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YOU'VE seen them a million times. You know... those bright yellow plastic barrels that protect wayward motorists when things get out of control on the freeway. Over the years, they have saved countless lives, and, it could be argued, are one of the most significant pieces of safety equipment since the invention of the seat belt.

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Hey there, time traveller!
This article was published 01/08/2003 (6995 days ago), so information in it may no longer be current.

YOU’VE seen them a million times. You know… those bright yellow plastic barrels that protect wayward motorists when things get out of control on the freeway. Over the years, they have saved countless lives, and, it could be argued, are one of the most significant pieces of safety equipment since the invention of the seat belt.

Where did they come from? Who put them there? How do they work?

The answers to these questions actually have their origins in the 1955 LeMans 24-hour endurance race, in France, where over 130 people were killed when the Mercedes 300 of Pierre Levegh crashed near the pit straight and disintegrated into a fiery ball as it spiralled into the crowd. It is one of the most spectacular and disturbing images in the history of motorsport.

“Levegh was my driving partner,” explains John Fitch, who was also driving for Mercedes in that year, and was in the pits awaiting his turn behind the wheel when the accident happened. “The barriers around the LeMans track in those days were made of woven branches — like wicker — and when the car hit the barrier, it was literally torn apart.”

Film footage shot during the crash shows missile-like projectiles hurtling through the crowd, killing spectators where they stood. “The engine and front suspension are what did most of the damage,” says Fitch. “They flew into the crowd at head height, and people were simply decapitated. Press reports at the time claimed 85 people were killed. That was at the scene. The final number was more like 130.”

Fitch puts the blame for the 1955 LeMans catastrophe squarely on the shoulders of British driver, Mike Hawthorne, who apparently overshot the pits and braked suddenly, forcing Levegh to swerve. At Fitch’s urging, legendary Mercedes racing team manager, Alfred Neubauer, withdrew from the race. “You have to remember the times,” adds Fitch. “It was 1955, and the war (WW II) had ended just ten years before. There were still guard towers from prisoner-of-war camps at the edge of the track. You could see them.”

After the LeMans tragedy, Fitch returned to the U.S., and embarked on a successful racing career, competing on various road courses and tracks until the 1960s. Among other things, he won the GT class at the Mille Miglia road race, in Italy, in 1955, and drove for legendary American car-builder, Briggs Cunningham at LeMans, in 1960. He also became director of the Lime Rock racing circuit, in Connecticut, in 1957, supervising its construction and design. “But I always thought about that LeMans race,” he remembers, “and became kind of obsessed with safety.”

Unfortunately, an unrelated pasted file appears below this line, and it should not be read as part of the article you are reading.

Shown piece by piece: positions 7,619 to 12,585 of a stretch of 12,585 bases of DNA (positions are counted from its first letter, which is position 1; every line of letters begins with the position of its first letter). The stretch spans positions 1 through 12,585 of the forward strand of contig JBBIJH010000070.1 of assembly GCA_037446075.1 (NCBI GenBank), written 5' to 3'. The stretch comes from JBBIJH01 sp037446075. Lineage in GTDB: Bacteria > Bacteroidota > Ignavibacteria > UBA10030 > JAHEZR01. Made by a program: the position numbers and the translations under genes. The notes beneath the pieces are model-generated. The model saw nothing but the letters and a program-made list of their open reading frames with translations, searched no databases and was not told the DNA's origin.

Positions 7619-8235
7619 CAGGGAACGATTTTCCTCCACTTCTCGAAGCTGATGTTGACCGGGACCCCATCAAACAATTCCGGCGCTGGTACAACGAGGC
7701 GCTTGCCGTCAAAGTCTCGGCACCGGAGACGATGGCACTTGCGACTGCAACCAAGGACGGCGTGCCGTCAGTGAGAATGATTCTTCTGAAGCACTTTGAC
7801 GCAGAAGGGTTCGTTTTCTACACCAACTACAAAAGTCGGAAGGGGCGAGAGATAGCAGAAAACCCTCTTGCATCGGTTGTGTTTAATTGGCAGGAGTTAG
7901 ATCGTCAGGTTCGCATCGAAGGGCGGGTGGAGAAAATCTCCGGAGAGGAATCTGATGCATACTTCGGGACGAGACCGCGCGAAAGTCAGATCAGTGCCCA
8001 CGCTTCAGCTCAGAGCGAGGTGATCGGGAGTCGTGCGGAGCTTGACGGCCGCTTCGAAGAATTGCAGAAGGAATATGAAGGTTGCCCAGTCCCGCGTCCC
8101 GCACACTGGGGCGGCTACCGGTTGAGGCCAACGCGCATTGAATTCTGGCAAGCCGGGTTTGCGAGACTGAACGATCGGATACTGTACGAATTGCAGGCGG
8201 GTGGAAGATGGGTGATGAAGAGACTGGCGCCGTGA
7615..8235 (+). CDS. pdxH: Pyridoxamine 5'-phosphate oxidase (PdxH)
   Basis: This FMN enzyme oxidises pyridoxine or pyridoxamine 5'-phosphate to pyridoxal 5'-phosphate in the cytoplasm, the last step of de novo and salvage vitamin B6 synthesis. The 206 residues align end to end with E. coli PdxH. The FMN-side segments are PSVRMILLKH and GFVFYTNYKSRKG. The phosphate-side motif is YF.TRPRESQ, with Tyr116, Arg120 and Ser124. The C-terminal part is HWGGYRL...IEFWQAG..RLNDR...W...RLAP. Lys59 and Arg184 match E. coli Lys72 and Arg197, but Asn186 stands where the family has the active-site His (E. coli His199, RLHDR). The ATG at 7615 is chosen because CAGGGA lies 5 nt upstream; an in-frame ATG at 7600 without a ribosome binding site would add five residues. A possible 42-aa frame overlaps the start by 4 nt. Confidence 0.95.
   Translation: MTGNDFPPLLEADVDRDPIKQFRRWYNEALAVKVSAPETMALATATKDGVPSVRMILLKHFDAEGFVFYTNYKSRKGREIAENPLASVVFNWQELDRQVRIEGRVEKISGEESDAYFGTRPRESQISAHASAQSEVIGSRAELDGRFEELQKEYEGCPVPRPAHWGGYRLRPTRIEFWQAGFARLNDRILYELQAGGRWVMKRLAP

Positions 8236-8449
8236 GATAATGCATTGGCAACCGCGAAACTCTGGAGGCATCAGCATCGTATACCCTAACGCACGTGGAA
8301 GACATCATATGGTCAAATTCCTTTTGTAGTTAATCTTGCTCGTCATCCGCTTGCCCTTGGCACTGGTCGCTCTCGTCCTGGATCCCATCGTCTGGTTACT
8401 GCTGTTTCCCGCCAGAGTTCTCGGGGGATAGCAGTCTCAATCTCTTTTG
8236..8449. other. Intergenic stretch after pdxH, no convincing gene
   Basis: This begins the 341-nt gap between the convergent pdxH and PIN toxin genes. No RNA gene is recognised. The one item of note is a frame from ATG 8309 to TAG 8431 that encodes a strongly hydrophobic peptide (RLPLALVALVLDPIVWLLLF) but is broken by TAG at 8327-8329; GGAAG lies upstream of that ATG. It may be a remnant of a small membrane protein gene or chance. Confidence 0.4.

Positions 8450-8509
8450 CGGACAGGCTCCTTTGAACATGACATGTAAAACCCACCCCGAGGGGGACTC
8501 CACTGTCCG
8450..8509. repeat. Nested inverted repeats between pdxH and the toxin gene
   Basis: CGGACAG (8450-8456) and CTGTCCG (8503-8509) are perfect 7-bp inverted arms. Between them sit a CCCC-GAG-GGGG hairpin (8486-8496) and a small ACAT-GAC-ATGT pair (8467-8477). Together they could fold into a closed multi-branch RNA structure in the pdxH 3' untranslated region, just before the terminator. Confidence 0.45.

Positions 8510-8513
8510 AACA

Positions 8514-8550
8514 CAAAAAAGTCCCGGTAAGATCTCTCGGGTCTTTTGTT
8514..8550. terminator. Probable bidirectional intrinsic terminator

Thus the familiar yellow Fitch Barriers, which first appeared in 1968. Fitch built a prototype in 1961, and approached General Motors’ then-president, Ed Kohl, for funding. “I’d been supplying performance kits for Corvair, so there was a natural connection.” GM was intrigued, but needed proof, so a demonstration was organized at an airport in upstate New York. Corporate suits and journalists were bused in and Fitch proceeded to drive various cars into the barriers….at 100 km/h… times. He is the only known inventor of highway safety products to personally crash-test his own design.

The right people were impressed and plans were made to start building and installing the Fitch Speed Barrier everywhere. “Originally, Union Carbide built them,” explains Fitch, “because they had a patent on similar container technology using polystyrene plastic.” Eventually, Fitch’s patent ran out after about 20 years.

According to John Fitch, the principles behind the barriers are simple. “It’s pure Newton’s Law,” he explains. “A graduated decrease in momentum and increased energy absorption.” Fitch’s original design called for at least five barrels, set up like bowling pins. The first barrel, which takes the brunt of the impact, is 1/3 full of sand and water, with the bottom of the barrel containing “frangible”, or collapsible plastic supports. These are designed to break and their primary purpose is to slow the car down, not absorb energy.

The second and third barrels — side by side — are about half full of sand and water contained within several layers of plastic. Again, the idea is to slow the vehicle down until it reaches the final three barrels, which are full of sand. “The friction of the sand particles rubbing against each other is what finally stops the car….what I call the ‘bulldozer’ effect,” adds Fitch. There have been various refinements to the original design over the years, but the principles are essentially unchanged.

These days, the 87-year-old Fitch is extolling the virtues of his latest safety devices; the low-angle impact barrier and high angle compression barrier, as well as an in-car driver protection system, the Driver Capsule. These devices are aimed at race car drivers and are intended for use in motorsport competition. “In the early days, there were ditches, trees, and shrubs waiting for the unfortunate driver who went off-course,” he says, “We have to put the dangerous road races behind us.”

A telling observation from someone who has participated in some of the most dangerous races of all.

For more info, you can visit

John Fitch’s web site at:

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